The Value and Purpose of Meditation
In the Bible God calls His people continually to interact with His Word. This is why He has given us His Word in written form. It's tangible, it's fixed, it's eternal in the heavens. This Book is to be in our minds and on our tongues all the time.
When God commissioned Joshua as the new leader of Israel, He told him, "This Book of the Law shall not depart from your mouth, but you shall meditate in it day and night, that you may observe to do according to all that is written in it." (Joshua 1:8) There are several principles we can extract from this verse:
In order to meditate on the Word of God day and night so that it does not depart from our mouths, we have to know it—well. We have to commit it to memory.
Memorization of God's Word is not just to acquire mental knowledge. Rather, memorization is for the purpose of meditation, turning it over and over in our minds, thinking on it, wanting to get the full meaning out of it.
Meditation is for the purpose of obedience. We meditate so that we will obey.
Receiving the Word of God as James 1:23-25 says and not turning away from it, but allowing it to show us the truth about ourselves, calls us to action or, to put it another way, to obedience. It is obedience that transforms our lives, obedience to the Lordship of Christ. Obedience to Christ's lordship means believing that what God has said in His Word is true and right; therefore, I will base my life on it. It is this obedience to the Lordship of Christ that saves us (Romans 10:9), moment by moment, day by day, from sin.
So we have this three-step process:
This is the process of sanctification: getting the Word of God into our lives (reading, studying, memorizing it), mulling over it constantly (meditation), and asking God for His Spirit within to teach us how to live that Word out in full obedience. As the Holy Spirit convicts us, corrects us, and instructs us through His Word, we reach up in faith to lay hold of the power He has promised to live it out.
Last night I was reading a blog my daughter had written on Philippians 2:14 (October 1, 2018, http://thesmallestsmall.blogspot.com/2018/10/what-about-me-putting-life-back-into.html). She was meditating on a single verse and drawing her readers to meditate on it with her, thinking about the ways that one verse should change our lives. As she says in her blog, that verse in Philippians is just 7 words long, but they are some of the most powerful, life-changing words we could ever encounter: "Do all things without complaining or arguing." If we would all fully obey just that one 7-word verse, what a different world we would live in! How different our homes would be!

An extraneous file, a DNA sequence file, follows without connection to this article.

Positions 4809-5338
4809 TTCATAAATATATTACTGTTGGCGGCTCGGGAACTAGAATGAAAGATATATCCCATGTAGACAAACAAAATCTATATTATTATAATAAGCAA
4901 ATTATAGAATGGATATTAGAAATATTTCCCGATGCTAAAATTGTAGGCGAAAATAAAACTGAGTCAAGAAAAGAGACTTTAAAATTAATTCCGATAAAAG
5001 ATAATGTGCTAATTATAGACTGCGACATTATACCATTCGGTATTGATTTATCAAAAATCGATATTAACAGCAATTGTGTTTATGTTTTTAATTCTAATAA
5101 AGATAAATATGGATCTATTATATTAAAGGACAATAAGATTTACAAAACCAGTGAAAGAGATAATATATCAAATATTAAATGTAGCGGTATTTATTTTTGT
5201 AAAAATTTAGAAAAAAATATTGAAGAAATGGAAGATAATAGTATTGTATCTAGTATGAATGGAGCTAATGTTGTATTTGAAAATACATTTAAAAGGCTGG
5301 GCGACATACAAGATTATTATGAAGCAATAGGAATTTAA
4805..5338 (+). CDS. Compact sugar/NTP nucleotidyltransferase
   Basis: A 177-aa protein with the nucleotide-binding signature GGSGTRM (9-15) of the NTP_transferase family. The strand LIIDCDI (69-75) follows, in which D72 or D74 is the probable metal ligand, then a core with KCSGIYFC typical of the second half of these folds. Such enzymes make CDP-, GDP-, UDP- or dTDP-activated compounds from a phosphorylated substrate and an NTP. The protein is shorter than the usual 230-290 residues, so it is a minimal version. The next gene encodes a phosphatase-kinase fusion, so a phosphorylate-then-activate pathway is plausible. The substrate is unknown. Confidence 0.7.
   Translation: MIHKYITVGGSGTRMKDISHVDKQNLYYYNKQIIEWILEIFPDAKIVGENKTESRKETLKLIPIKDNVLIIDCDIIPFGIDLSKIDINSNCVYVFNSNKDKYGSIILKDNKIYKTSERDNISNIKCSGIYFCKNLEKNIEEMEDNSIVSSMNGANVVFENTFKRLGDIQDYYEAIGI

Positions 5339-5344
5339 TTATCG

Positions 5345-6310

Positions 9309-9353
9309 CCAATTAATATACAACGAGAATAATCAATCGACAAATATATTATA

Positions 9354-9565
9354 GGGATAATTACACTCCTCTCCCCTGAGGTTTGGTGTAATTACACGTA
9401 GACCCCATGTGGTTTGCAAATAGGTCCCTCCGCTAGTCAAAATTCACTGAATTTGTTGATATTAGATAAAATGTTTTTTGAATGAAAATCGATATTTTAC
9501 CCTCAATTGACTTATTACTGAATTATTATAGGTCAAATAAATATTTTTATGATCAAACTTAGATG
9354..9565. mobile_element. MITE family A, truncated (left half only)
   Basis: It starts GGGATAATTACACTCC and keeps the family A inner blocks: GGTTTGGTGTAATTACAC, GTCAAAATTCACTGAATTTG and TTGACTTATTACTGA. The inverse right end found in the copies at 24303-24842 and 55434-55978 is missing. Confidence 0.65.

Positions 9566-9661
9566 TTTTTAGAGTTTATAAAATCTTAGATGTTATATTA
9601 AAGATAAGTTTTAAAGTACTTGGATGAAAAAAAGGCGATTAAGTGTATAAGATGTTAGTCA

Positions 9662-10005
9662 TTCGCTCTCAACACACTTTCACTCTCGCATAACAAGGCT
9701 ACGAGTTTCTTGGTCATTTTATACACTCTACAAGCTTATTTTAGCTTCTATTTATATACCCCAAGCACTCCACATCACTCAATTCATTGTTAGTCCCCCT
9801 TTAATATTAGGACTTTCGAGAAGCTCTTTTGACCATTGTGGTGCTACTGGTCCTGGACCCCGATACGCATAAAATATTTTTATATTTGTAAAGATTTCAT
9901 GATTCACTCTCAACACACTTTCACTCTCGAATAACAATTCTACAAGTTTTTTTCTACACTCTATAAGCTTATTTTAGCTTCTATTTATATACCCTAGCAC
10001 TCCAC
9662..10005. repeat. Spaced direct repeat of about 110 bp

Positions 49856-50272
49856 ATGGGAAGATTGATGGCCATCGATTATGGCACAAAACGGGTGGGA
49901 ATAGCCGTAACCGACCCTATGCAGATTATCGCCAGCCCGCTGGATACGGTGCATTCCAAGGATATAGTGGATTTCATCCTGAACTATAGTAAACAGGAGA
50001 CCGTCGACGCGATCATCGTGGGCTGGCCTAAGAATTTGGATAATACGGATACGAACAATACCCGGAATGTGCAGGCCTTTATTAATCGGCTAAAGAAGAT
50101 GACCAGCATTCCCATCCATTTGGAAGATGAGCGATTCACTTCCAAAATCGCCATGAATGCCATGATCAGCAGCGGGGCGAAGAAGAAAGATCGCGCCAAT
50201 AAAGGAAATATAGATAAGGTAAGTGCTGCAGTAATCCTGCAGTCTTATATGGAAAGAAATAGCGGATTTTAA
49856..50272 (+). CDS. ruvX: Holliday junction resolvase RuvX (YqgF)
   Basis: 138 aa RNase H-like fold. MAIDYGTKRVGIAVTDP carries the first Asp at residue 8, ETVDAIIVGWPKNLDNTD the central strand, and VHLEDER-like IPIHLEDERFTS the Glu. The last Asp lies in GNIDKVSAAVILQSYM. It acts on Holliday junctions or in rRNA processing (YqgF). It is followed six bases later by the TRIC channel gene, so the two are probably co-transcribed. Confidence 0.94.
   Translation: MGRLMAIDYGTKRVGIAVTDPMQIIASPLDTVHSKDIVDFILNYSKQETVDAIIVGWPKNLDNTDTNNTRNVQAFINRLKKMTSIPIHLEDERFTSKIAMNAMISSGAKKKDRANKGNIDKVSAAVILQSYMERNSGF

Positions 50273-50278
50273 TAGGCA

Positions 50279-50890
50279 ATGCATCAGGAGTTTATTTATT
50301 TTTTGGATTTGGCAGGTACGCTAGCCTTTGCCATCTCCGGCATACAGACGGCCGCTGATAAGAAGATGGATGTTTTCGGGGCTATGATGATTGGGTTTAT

It got me thinking about other life-altering verses in the Bible. God is able to pack so much into such pithy statements, like I Thessalonians 5:18: "In everything give thanks, for this is God's will for you in Christ Jesus." Wouldn't our lives, our families, our world be totally different if we just did that?
But we forget. Like the people of Israel, our memories are faulty and weak. We so quickly fall back into our natural patterns of thinking and behaving. This is why God tells us to meditate on His Word day and night. Have you ever tried to do that for just one day? We know these things, but Jesus said we are only blessed if we DO them. Well, that's the subject for next week's blog, so I won't say more.
How about, during this week of Thanksgiving, trying to meditate day and night —all throughout the day as you go about your daily tasks, then as you drift off to sleep, if/when you wake up in the night, and when you awaken in the morning—on Philippians 2:14 (7 words) and I Thessalonians 5:18 (14 words)? Memorization leads to meditation, and meditation circles back around to solidify memorization. As you memorize to meditate, meditate to memorize, pray that God will transform the written Word into the Living Word in your life. You'll never be the same.